Monday, November 19, 2012

Things I Learned This Weekend

It's a good idea to check your cart's tire inflation before driving to the trail you plan to run.  

I loaded the dogs, hooked up the trailer, and left home on Saturday afternoon to try out the Sturgeon River Trail system.  After parking the van and opening the door so the dogs could get some fresh air, I started unloading the cart.  Uh-oh.  Both rear tires were flat.  Hmm.  I wished for the tire pump and, even knowing exactly where it was in the garage, checked the van for it.  Nothing.  We headed home.

Always be suspicious of the sound of escaping air.

It was so late in the day that I didn't bother with the idea of going back to Sturgeon after filling the tires.  I hooked the dogs up in the driveway and off we went.  It wasn't until we were about a mile out that I realized there was some strange tire noise from the right rear.  It was, in fact, completely flat from a hole in the rubber.  That would explain the sound of escaping air while I was filling it earlier. 

Waiting to Cross the Bridge:  Dora (l), Sally (r), & Declan


Never let go of your rig.  

I turned the dogs around and stared at the tire for a bit, willing it to be my imagination.   It wasn't.  I tried riding with all of my weight as far to the left as I could without being on that tire.  If I held the right up by using the handle bar, I could get the tire off the ground, but that created the type of problem one would expect with a three-wheeled cart.  I tried leading the dogs from the front, but without anyone steering it, the front end zigged and zagged, making Declan nervous.  I tried walking beside the rig on the right.  The girls kept making a sharp left across the road, so I switched sides.  Then it happened.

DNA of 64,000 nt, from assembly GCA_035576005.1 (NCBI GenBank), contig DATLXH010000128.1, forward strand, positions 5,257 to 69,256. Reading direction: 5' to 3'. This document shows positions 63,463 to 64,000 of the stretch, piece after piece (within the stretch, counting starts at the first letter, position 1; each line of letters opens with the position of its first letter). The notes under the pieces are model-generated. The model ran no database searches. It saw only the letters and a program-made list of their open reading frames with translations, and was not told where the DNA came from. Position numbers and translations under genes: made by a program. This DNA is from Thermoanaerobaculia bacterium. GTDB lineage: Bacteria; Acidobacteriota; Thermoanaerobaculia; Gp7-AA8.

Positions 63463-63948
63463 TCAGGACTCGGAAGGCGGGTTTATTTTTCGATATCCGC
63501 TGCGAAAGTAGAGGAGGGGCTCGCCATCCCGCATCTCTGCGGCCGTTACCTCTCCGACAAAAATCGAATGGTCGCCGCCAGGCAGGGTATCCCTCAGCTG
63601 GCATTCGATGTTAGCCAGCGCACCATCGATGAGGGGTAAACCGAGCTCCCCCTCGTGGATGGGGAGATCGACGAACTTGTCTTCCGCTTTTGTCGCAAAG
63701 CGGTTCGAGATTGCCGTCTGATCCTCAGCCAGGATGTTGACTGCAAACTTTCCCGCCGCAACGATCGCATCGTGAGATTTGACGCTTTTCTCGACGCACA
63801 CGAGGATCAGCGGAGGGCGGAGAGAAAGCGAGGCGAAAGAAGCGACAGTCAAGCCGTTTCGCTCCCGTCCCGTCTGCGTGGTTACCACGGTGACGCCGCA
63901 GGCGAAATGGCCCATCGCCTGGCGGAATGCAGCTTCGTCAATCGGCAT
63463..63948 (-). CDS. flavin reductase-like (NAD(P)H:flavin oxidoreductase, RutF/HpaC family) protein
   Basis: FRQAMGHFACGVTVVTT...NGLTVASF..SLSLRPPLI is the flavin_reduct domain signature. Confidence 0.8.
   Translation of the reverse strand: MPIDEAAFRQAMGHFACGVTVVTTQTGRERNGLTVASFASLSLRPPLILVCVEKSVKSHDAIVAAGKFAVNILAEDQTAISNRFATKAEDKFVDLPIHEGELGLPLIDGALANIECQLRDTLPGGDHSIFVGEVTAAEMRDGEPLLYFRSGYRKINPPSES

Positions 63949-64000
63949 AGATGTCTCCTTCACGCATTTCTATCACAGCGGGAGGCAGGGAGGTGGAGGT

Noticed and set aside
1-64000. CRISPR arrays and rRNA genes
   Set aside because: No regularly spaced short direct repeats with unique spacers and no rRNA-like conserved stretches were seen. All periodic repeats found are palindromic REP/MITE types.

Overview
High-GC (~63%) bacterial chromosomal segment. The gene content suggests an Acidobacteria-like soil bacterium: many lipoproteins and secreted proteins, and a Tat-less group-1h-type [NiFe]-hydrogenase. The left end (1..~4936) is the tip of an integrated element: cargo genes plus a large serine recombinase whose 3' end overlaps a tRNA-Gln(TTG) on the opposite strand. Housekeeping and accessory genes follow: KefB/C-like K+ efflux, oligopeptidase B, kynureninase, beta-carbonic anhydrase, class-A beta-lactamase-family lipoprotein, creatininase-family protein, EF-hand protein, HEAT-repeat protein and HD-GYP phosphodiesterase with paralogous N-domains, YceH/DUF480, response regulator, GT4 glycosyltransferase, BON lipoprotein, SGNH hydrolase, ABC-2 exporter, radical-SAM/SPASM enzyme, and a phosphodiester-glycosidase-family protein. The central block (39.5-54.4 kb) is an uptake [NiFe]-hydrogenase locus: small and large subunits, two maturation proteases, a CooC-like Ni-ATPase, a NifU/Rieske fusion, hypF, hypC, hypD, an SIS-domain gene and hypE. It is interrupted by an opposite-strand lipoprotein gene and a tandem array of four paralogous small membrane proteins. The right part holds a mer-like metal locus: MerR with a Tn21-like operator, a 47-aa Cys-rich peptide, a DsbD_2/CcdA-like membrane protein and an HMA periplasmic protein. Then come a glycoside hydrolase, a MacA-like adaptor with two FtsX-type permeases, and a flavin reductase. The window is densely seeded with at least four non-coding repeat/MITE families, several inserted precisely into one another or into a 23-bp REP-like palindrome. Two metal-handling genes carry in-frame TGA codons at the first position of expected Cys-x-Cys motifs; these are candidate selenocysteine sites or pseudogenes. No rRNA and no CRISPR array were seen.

Even well-behaved Irish Red and White Setters will take off on you.

Dora and Sally looked at each other and took off.  The dogs left me in the dust.  That cart, which zigged and zagged while I was leading the dogs, tracked true once the dogs reached what must be crucial velocity.  I ran a short distance before accepting that I would never catch up with them.  My heart was in my throat as the crossed the road while going up a blind hill.  Once they were over the hill, I figured they would only be hit by someone deliberately doing so. 

A mile is a long way to walk if you aren't sure where your dogs are.

I walked home.  It took a lot longer than I thought it would.  I didn't know where the dogs would be.  Logically, they would have gone home, but it is always difficult to get them to make the turn into the driveway.  For a while I couldn't see their tracks on the hard-packed road.  It was with relief that I saw our mailbox open with what turned out to be the Land 'O Lakes Kennel Club dog show premium lying on the ground.  Believing Scott to have caught them, I was confused to find him blissfully scooping poop in the dog yard when he should have been coming to my rescue.